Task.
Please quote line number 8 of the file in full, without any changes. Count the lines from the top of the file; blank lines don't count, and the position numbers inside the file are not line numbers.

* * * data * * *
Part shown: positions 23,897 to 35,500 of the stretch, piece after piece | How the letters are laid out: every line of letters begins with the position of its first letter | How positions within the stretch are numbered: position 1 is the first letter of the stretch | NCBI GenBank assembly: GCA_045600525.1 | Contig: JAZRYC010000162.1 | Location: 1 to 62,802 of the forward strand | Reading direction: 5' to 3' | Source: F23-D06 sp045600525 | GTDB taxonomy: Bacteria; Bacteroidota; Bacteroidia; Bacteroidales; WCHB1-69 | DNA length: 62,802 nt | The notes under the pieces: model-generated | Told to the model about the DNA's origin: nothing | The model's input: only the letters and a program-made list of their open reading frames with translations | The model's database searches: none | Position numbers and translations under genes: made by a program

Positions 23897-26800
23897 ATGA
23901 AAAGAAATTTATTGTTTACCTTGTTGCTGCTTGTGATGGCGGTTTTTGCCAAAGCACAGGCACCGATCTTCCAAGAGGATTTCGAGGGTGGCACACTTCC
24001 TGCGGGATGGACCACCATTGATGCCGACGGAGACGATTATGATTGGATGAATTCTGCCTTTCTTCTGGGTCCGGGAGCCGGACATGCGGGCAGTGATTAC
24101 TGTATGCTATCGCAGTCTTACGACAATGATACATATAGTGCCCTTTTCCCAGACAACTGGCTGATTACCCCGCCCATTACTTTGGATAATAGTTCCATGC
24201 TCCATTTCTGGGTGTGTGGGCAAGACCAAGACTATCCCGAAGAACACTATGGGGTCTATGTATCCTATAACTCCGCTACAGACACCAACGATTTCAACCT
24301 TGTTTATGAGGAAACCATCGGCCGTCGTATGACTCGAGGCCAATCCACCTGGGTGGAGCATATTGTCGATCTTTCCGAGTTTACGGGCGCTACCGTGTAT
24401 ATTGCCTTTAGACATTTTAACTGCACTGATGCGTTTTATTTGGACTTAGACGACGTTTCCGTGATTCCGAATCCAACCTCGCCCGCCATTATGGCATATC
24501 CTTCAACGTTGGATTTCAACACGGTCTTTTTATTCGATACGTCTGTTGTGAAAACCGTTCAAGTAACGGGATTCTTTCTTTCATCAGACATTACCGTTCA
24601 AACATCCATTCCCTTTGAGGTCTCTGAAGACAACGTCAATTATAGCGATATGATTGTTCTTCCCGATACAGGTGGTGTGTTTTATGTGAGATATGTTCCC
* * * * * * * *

24301 TGTTTATGAGGAAACCATCGGCCGTCGTATGACTCGAGGCCAATCCACCTGGGTGGAGCATATTGTCGATCTTTCCGAGTTTACGGGCGCTACCGTGTAT